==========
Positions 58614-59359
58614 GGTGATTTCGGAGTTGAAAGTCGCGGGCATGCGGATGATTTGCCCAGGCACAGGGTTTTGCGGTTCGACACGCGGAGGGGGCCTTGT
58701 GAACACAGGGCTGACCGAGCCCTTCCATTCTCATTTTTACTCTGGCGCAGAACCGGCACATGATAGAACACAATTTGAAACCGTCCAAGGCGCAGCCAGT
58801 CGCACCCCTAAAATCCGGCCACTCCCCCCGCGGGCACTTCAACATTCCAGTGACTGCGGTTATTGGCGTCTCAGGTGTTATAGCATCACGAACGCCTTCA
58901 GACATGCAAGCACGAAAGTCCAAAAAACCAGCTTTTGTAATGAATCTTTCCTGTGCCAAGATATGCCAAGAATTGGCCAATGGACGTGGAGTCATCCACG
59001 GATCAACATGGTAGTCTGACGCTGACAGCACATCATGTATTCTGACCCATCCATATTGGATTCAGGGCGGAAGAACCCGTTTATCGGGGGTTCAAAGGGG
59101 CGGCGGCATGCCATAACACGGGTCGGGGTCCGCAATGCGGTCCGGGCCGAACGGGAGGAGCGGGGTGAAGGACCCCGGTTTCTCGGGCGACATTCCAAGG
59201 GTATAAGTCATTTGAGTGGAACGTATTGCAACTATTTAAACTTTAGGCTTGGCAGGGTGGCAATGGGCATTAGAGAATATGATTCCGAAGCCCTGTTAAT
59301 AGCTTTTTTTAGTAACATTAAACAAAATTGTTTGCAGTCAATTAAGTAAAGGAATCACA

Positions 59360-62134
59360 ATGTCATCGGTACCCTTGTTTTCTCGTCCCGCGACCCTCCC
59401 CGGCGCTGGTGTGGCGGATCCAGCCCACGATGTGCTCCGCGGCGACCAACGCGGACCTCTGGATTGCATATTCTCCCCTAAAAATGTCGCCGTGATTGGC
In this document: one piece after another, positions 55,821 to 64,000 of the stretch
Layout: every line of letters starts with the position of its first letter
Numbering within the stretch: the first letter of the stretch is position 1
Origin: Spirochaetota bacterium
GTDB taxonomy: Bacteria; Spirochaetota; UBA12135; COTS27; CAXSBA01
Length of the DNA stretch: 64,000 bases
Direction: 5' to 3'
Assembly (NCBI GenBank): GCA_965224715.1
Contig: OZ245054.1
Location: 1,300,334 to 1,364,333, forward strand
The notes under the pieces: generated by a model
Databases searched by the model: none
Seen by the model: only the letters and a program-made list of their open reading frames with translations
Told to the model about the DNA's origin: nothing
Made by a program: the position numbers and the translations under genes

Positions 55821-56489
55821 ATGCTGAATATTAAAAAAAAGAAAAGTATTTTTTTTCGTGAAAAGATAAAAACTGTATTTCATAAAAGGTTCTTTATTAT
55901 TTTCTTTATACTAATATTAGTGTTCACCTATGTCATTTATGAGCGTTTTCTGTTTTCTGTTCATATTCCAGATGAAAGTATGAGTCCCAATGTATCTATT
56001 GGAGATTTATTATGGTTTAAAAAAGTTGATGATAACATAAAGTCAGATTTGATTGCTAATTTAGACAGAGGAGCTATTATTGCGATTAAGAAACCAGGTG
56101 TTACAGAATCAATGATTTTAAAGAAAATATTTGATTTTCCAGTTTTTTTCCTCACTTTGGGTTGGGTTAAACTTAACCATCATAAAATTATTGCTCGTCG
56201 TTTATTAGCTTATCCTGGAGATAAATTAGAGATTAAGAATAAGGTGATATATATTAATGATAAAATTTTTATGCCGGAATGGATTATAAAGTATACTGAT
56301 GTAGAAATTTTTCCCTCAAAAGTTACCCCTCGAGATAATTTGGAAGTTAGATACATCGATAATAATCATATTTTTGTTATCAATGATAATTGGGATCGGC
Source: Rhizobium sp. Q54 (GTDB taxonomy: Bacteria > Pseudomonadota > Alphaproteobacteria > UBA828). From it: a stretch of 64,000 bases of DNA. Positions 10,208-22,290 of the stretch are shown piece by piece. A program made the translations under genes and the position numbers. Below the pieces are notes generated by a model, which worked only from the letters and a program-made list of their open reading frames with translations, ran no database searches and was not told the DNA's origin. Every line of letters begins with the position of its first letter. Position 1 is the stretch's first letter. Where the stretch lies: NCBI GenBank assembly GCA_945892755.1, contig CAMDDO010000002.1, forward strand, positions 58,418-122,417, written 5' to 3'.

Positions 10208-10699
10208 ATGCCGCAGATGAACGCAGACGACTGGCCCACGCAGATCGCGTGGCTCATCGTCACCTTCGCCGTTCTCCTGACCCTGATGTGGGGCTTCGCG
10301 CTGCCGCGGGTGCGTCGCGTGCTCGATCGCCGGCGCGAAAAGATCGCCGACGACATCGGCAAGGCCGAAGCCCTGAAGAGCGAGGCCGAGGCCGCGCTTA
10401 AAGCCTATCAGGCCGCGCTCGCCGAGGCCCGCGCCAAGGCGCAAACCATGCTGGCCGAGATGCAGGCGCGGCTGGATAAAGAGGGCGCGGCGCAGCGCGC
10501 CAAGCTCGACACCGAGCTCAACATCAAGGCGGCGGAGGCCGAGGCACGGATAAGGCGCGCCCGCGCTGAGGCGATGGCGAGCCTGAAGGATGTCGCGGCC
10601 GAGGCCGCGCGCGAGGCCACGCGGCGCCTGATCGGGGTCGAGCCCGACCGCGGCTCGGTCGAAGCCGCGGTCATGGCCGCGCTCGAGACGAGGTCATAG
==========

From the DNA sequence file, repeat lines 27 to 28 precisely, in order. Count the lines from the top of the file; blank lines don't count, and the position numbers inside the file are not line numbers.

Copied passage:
Made by a program: the position numbers and the translations under genes

Positions 55821-56489